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Gerry Judah’s Sculptural Work Draws Viewers in Through Spectacle

Mundane elements of city life like cars, bicycles, and architecture become sites for imaginative play in Gerry Judah's sculptural work, which often combines the otherworldly and the utilitarian. From his various flying car installations to his recent "Bengal" series, in which models of religious temples precariously balance on top of bicycles, Judah initially captivates viewers with spectacle. But the attention-grabbing visual components are what lead one to explore the more serious themes that Judah broaches.


Installation at Goodwood Festival of Speed, 2011.

Mundane elements of city life like cars, bicycles, and architecture become sites for imaginative play in Gerry Judah’s sculptural work, which often combines the otherworldly and the utilitarian. From his various flying car installations to his recent “Bengal” series, in which models of religious temples precariously balance on top of bicycles, Judah initially captivates viewers with spectacle. But the attention-grabbing visual components are what lead one to explore the more serious themes that Judah broaches. A descendent of Iraqi Jews who immigrated to India and then the UK, Judah’s past work ruminates on such topics as environmental destruction in the third world, war, and genocide — namely, the Holocaust. Judah has a solo show, “Fragile Lands,” coming up on May 19 at Copeland Gallery in London presented by Encounter Contemporary. In anticipation of his exhibition, we take a look at some of his older work below.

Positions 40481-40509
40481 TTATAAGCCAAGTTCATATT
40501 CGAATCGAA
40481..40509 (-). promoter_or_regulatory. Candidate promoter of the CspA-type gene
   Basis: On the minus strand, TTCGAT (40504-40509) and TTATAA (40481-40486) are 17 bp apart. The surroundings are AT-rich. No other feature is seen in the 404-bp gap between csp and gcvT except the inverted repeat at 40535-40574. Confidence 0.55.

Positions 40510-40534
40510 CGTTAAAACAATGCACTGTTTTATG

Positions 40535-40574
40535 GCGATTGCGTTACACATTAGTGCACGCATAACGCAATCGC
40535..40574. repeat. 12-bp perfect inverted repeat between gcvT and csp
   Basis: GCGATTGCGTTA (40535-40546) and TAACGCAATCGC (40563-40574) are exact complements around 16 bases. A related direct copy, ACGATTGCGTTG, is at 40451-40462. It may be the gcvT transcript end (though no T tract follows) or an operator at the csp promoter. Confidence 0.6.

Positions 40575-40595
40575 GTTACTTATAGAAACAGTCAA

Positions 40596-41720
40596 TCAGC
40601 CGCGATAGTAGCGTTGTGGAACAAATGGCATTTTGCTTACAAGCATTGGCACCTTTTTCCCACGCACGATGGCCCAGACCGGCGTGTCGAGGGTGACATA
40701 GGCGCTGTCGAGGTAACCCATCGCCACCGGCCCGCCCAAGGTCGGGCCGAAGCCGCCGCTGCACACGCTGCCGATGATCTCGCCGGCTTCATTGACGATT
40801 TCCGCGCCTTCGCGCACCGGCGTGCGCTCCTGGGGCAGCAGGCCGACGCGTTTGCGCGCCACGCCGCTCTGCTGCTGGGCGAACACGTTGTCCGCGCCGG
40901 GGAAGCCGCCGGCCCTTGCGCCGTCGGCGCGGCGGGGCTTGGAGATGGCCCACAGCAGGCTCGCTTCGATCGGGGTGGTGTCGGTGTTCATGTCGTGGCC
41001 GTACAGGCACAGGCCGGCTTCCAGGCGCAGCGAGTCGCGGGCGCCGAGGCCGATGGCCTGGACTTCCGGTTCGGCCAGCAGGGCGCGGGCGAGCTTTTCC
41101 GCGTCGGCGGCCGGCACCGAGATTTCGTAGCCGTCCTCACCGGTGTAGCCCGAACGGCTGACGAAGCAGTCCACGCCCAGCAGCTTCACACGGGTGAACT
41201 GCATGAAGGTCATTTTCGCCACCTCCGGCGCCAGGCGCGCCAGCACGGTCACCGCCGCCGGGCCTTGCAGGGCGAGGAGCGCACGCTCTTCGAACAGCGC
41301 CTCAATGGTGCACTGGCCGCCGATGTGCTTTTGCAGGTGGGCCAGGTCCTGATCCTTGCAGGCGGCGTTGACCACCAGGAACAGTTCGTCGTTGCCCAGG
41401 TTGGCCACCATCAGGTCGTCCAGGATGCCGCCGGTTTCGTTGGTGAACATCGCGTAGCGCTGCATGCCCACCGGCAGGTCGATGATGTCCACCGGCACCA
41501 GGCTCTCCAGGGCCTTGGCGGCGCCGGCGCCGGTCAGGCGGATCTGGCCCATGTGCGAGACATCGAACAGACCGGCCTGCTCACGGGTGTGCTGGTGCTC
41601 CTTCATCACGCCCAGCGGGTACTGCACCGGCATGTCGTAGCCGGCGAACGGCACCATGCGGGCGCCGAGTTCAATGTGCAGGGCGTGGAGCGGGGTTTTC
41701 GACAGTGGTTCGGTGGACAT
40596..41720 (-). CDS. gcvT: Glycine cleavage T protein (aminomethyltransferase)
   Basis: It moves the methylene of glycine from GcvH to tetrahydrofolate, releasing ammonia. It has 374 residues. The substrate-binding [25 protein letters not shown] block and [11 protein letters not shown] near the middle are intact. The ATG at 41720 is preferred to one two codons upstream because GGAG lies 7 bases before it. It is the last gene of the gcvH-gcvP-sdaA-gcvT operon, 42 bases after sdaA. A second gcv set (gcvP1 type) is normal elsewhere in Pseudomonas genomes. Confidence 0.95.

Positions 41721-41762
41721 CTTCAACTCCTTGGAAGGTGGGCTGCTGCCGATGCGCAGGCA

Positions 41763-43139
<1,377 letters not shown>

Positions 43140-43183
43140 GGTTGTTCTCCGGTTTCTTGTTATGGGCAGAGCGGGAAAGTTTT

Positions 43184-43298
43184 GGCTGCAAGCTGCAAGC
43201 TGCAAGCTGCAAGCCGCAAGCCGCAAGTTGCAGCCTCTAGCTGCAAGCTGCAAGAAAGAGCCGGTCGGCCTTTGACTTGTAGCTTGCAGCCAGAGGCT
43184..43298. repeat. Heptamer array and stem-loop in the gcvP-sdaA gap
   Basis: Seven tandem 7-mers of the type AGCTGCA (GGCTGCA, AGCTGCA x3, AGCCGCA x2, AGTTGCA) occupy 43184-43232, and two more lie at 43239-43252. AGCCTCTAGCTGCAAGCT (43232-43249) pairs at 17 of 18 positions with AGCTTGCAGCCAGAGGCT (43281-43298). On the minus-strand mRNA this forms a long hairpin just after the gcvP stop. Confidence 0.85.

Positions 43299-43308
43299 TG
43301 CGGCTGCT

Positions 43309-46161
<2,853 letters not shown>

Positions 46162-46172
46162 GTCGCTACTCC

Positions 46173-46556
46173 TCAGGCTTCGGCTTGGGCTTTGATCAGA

Installation at Goodwood Festival of Speed, 2011.


Goodwood Festival of Speed, 2009.


Goodwood Festival of Speed, 2009.

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